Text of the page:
The Answer to the Problem of Drunk Driving, etc. by Bruce Alm The answer to the problem of drunk driving, etc. could be this; a permit for the purchase and consumption of alcohol beverages.This would not only be a major assault on the problem of drunk driving, but would also have an effect on virtually all other crimes such as these;murder, rape, assault, burglary, robbery, suicide, vandalism, wife beating, child beating, child molestation, the spread of aids, animal cruelty, etc., the list is endless.If this proposition was made law, there could be a major reduction in all these areas of concern, even though the emphasis concerning alcohol abuse seems to be drunk driving in particular.There could also be many other positive results; families healed, better work performance, booze money spent on products that would help the economy (we've all heard of the guy who spends half his check in the bar on payday,) would spare many health problems, etc.This new law could go something like this:Any person found guilty of any crime where drinking was a factor would lose the right to purchase and/or consume alcohol beverages.For a first misdemeanor, a three year revocation. a second misdemeanor, a ten year revocation. a third misdemeanor, a lifetime revocation. Any felony crime, an automatic lifetime revocation.Anyone caught drinking alcohol without a permit would receive a possible $1000 fine and/or jail sentence. those who would supply alcohol to people without a drinking permit (and possibly make money at it,) would also lose his/her right to purchase alcohol beverages.What wife or husband would buy an alcoholic spouse a bottle?What friend would give a problem drinker a drink at the possible cost of a thousand bucks and the loss of their own privilege? This could be a total discouragement to these would-be pushers.This permit doesn't seem as though it would be a problem to put into effect. It could simply be a large X, or whatever, on the back of any drivers license in any state, to show who has been revoked, and cannot purchase alcohol.Most people of drinking age have a driver's license, but one area that might be a problem could be New York City, where many people don't drive.This problem could be resolved, however, by a license-type I.D. specifically for the purchase of alcohol beverages. Most, if not all states have these already for the purpose of identification.This could be a small price to pay for the saved lives of thousands of Americans each and every year.After this, it would simply be a matter of drinking establishments checking I.D.s at the time of purchase.In the case of crowded bars, they could simply check I.D.s at the door, as they do now.Would this be a violation of rights? There can be no argument here since they already check I.D.s of people who look as though they may not be old enough to drink.This could be a good saying, "If a person who doesn't know how to drive shouldn't have a license to drive, a person who doesn't know how to drink shouldn't have a license to drink."Here are some other pluses to this idea:A good percentage of people in correctional institutions are there because of alcohol related offences . Because of this, court, penal, and law enforcement costs could drop dramatically.A.A., ALANON, MADD, SADD, etc., could become things of the past.What the alcoholic fears most, is the temptation to have that first drink, usually a spur of the moment type thing. Without the ability to do this, he/she is fairly safe. To start drinking again would almost have to be planned in advance. and to maintain steady drinking would be extremely difficult, in most cases.Even though A.A. members as a group don't become involved in political movements, it seems as individuals, they would all be in favor of a situation like this. Any person who wants to quit drinking, even if never having been in trouble with the law, could simply turn in their license for the non-drinking type.A woman from MAAD, on the NBC TODAY show, said "One out of every ten Americans has a drinking problem, and that 10% consumes 60% of all alcohol beverages sold in the U.S.." If this is true, there could be financial problems for breweries, liquor stores, bars, rehab centers, etc., as well as lawyers, massive amounts of tax revenue 'down the drain,' and so on.But it doesn't seem as though anyone would have a valid argument against a proposal such as this for financial reasons. To do so would be morally wrong, and could be likened to a drug-pusher attitude.Even with the problems this new law could present, it still could, in one sense, be considered the simple solution to the number one drug problem in the U.S. and elsewhere. Alcoholism.P.S. What ever happened to the skid row drunk?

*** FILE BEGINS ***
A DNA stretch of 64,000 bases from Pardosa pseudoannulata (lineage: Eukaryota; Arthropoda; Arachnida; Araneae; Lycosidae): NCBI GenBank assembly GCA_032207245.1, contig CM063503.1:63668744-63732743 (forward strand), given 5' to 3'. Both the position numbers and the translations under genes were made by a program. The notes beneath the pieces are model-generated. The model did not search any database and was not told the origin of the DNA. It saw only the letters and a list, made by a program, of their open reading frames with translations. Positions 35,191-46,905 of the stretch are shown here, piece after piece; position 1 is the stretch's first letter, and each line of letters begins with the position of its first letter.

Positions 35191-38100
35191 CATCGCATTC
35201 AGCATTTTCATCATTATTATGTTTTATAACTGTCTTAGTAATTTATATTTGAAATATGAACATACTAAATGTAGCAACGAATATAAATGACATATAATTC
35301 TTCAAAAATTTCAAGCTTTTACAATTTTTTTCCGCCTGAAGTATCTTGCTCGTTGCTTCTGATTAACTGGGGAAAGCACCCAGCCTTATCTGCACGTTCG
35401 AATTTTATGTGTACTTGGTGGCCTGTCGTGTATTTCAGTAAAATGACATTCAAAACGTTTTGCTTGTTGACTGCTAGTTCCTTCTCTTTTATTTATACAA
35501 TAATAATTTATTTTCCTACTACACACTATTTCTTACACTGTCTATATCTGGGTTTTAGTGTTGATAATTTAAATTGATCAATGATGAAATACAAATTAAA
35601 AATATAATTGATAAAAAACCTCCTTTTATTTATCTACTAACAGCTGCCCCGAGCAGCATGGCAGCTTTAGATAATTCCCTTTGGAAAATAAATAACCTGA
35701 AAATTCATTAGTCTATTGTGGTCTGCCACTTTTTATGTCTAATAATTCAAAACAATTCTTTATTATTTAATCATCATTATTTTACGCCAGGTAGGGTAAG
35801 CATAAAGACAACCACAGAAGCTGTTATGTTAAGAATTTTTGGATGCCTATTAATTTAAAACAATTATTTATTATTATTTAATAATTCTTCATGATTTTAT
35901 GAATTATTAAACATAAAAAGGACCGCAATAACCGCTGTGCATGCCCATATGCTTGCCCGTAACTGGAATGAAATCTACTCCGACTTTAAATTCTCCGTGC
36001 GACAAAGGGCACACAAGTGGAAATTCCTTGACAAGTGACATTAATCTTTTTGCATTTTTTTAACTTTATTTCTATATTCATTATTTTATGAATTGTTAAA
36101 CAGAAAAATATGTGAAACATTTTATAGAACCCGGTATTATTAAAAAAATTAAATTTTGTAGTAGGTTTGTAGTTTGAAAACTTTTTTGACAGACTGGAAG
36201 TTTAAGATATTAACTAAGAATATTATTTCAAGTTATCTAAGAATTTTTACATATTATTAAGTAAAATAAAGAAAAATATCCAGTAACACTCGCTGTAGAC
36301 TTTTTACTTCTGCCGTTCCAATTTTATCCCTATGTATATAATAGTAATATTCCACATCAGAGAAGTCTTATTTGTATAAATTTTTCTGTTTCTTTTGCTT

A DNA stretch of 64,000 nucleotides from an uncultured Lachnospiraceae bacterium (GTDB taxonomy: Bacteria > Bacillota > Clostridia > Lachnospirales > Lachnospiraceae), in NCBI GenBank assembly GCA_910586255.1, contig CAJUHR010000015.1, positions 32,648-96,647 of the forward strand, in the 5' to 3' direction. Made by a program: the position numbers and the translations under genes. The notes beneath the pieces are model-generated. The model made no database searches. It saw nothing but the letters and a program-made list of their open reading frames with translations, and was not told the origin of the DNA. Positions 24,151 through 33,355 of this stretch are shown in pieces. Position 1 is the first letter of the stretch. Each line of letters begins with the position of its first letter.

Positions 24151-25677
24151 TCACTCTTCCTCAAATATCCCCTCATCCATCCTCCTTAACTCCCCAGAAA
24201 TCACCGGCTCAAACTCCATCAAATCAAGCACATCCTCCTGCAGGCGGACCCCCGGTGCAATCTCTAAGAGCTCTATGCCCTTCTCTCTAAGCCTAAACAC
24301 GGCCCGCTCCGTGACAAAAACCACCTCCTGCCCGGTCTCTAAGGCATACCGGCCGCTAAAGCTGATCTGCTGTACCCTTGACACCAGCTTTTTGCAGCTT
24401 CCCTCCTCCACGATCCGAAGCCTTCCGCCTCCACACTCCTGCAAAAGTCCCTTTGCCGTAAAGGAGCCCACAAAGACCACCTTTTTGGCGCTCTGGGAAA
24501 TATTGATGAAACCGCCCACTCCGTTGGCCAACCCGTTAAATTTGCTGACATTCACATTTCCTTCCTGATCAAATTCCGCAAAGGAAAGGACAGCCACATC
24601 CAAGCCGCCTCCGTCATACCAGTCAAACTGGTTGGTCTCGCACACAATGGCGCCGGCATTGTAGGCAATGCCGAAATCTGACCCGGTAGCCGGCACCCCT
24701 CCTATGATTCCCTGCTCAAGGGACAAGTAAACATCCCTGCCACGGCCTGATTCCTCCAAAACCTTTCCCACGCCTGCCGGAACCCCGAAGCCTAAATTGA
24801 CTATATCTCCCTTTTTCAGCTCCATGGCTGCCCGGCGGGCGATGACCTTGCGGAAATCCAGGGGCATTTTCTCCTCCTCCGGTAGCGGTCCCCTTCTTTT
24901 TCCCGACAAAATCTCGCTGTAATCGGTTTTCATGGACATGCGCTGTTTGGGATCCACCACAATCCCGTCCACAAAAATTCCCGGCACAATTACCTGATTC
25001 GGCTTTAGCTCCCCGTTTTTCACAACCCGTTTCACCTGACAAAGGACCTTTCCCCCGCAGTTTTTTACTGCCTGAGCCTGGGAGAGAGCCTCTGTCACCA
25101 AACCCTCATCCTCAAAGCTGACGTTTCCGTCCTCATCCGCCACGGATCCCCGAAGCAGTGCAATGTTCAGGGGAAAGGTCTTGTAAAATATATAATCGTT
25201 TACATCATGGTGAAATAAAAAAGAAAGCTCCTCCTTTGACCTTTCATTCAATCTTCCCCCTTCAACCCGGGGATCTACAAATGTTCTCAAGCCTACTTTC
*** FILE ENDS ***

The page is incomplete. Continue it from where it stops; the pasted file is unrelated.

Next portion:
Posted by: bruce alm 3/16/2007 1:58:54 AM